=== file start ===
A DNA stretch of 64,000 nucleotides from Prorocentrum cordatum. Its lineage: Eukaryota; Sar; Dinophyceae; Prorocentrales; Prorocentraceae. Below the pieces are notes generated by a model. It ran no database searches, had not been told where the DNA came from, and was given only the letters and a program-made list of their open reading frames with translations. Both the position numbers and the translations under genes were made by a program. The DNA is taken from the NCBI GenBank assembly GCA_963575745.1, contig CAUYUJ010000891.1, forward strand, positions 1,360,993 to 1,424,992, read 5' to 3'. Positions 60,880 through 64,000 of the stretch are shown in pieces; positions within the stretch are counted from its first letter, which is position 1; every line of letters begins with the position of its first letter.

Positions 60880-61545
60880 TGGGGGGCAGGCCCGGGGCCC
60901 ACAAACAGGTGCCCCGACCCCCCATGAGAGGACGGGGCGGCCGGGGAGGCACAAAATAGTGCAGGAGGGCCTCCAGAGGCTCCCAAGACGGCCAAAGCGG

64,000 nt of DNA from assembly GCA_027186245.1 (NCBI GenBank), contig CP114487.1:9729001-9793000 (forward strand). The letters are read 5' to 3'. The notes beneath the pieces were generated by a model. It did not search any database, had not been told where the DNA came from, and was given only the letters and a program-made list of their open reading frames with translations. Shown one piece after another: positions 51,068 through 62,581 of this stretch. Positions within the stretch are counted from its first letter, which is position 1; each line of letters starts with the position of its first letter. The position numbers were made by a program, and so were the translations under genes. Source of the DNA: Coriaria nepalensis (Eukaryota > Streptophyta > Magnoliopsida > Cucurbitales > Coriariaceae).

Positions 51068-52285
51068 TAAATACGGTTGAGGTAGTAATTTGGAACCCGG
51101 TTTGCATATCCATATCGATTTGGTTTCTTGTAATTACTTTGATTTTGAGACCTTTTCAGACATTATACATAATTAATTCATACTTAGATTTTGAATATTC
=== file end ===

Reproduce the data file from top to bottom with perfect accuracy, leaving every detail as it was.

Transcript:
A DNA stretch of 64,000 nucleotides from Prorocentrum cordatum. Its lineage: Eukaryota; Sar; Dinophyceae; Prorocentrales; Prorocentraceae. Below the pieces are notes generated by a model. It ran no database searches, had not been told where the DNA came from, and was given only the letters and a program-made list of their open reading frames with translations. Both the position numbers and the translations under genes were made by a program. The DNA is taken from the NCBI GenBank assembly GCA_963575745.1, contig CAUYUJ010000891.1, forward strand, positions 1,360,993 to 1,424,992, read 5' to 3'. Positions 60,880 through 64,000 of the stretch are shown in pieces; positions within the stretch are counted from its first letter, which is position 1; every line of letters begins with the position of its first letter.

Positions 60880-61545
60880 TGGGGGGCAGGCCCGGGGCCC
60901 ACAAACAGGTGCCCCGACCCCCCATGAGAGGACGGGGCGGCCGGGGAGGCACAAAATAGTGCAGGAGGGCCTCCAGAGGCTCCCAAGACGGCCAAAGCGG

64,000 nt of DNA from assembly GCA_027186245.1 (NCBI GenBank), contig CP114487.1:9729001-9793000 (forward strand). The letters are read 5' to 3'. The notes beneath the pieces were generated by a model. It did not search any database, had not been told where the DNA came from, and was given only the letters and a program-made list of their open reading frames with translations. Shown one piece after another: positions 51,068 through 62,581 of this stretch. Positions within the stretch are counted from its first letter, which is position 1; each line of letters starts with the position of its first letter. The position numbers were made by a program, and so were the translations under genes. Source of the DNA: Coriaria nepalensis (Eukaryota > Streptophyta > Magnoliopsida > Cucurbitales > Coriariaceae).

Positions 51068-52285
51068 TAAATACGGTTGAGGTAGTAATTTGGAACCCGG
51101 TTTGCATATCCATATCGATTTGGTTTCTTGTAATTACTTTGATTTTGAGACCTTTTCAGACATTATACATAATTAATTCATACTTAGATTTTGAATATTC